Jon Kaas wins major neuroscience awardby David Salisbury | Nov. 14, 2013, 4:11 PM
The pioneering research of Jon Kaas has formed one of the foundations of modern neuroscience and has provided the basis for improved therapies for brain injury.
Kaas, who is the Distinguished Centennial Professor of Psychology at Vanderbilt University, has pioneered the mapping of the cerebral cortex of primates and a diverse variety of other mammalian species ranging from star-nosed moles to East African hedgehogs.
The importance of his contributions has been recognized by his selection as the 2014 recipient of the George A. Miller Prize in Cognitive Neuroscience. The award was established by the Cognitive Neuroscience Society to recognize individuals whose careers are characterized by sustained scholarship and research at the cutting-edge of their discipline and whose research has had, or has the potential for having, a revolutionary impact on the field of cognitive neuroscience. According to CNS, the hallmark of recipients’ work is “extraordinary innovation and high impact on international scientific thinking.”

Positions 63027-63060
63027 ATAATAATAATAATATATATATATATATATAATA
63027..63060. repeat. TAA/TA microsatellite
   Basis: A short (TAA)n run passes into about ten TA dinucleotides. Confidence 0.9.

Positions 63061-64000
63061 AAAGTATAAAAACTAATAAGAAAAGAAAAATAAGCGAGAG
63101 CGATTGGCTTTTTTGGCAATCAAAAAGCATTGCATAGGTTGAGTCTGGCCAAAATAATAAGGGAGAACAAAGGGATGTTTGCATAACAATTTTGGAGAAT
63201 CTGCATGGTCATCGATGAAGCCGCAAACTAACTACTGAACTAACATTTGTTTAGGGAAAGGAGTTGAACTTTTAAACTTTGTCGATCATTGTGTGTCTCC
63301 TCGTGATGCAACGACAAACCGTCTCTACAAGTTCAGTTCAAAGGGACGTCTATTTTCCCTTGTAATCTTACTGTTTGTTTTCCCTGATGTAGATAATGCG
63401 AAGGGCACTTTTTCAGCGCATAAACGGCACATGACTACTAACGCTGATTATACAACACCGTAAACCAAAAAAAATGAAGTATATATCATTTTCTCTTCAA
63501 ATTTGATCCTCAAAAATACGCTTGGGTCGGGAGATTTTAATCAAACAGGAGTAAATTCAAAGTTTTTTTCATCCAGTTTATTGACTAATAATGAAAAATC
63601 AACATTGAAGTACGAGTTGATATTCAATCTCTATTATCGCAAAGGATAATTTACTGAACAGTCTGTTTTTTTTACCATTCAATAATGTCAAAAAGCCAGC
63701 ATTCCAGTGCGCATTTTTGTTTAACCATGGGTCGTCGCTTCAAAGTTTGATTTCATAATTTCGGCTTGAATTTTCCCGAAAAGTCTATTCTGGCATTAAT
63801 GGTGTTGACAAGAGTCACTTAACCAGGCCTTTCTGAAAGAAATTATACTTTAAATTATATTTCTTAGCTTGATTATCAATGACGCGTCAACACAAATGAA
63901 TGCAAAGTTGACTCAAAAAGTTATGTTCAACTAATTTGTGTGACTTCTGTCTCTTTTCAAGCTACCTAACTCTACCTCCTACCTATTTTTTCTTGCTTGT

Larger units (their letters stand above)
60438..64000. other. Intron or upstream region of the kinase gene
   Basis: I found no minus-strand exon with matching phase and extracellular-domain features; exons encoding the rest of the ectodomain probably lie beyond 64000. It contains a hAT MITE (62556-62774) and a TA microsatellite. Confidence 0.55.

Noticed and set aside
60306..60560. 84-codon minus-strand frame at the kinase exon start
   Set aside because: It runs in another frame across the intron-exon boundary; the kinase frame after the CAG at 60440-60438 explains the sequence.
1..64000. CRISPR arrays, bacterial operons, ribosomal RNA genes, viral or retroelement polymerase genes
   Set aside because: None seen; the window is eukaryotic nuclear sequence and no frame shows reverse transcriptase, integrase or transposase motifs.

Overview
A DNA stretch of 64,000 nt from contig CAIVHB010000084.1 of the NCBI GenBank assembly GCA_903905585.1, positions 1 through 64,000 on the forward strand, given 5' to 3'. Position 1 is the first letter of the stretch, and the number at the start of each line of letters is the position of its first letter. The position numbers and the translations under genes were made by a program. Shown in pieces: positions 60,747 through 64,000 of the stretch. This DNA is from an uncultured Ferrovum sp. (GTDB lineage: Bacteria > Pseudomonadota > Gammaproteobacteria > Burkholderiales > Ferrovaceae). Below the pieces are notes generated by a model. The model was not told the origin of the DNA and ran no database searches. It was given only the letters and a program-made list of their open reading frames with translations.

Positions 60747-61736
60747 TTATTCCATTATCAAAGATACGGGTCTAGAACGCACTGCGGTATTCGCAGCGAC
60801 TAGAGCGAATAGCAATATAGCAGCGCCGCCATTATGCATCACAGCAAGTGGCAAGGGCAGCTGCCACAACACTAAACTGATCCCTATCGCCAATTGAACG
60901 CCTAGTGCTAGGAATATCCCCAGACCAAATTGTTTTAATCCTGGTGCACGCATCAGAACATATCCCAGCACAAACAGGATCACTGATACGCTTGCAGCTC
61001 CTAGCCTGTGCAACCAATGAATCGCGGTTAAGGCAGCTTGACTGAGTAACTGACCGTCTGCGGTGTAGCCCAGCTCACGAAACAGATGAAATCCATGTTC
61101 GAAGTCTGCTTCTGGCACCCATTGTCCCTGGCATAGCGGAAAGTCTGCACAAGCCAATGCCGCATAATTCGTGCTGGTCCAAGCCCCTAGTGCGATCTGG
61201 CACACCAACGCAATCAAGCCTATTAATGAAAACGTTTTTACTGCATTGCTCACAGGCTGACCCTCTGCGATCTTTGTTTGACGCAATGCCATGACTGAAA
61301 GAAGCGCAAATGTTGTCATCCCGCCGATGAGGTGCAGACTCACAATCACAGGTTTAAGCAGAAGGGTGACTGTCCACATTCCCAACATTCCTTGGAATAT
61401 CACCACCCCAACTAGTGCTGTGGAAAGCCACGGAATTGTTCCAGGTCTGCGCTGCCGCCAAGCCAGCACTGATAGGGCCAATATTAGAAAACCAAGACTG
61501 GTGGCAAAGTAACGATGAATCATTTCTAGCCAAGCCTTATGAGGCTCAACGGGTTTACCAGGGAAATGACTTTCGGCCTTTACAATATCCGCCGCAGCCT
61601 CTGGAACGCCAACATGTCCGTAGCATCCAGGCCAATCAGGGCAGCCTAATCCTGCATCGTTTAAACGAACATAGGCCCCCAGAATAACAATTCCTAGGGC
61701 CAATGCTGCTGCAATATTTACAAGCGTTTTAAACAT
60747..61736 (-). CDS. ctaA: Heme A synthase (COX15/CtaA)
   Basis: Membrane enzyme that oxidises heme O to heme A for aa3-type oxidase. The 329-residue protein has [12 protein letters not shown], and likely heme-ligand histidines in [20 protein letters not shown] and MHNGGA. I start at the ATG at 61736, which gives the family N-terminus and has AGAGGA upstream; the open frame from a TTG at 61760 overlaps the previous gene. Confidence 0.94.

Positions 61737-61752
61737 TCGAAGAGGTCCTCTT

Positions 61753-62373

By cataloguing specific similarities and differences of the cerebral cortex among primates and closely related mammals, Kaas and his colleagues have helped explain the variations in behavioral complexity across species. His discoveries underpin modular theories of perception and cognition that assign distinct functions, such as motor control of the hand, to specific areas of the cortex. His cortical maps also play a key role in interpreting the images of the human brain made by non-invasive technologies such as functional MRI.
In the course of his research, Kaas discovered that the adult brain is plastic and can reprogram itself to recover lost capabilities after it has been injured. This landmark finding overturned well-established beliefs, triggered extensive new research, helped explain the “phantom limb” experience of amputees and led to more effective approaches to rehabilitating patients after brain damage and to improvements in childhood education.
Kaas is a member of the National Academy of Sciences and a fellow of the American Academy of Arts and Sciences and American Association for the Advancement of Science, and has received numerous awards and honors. He has published more than 370 scientific papers, which have been cited nearly 20,000 times in other papers. Many of the students that Kaas has mentored have gone on to become leaders in neuroscience, including two who have received MacArthur “genius” awards.
David Salisbury, (615) 322-NEWS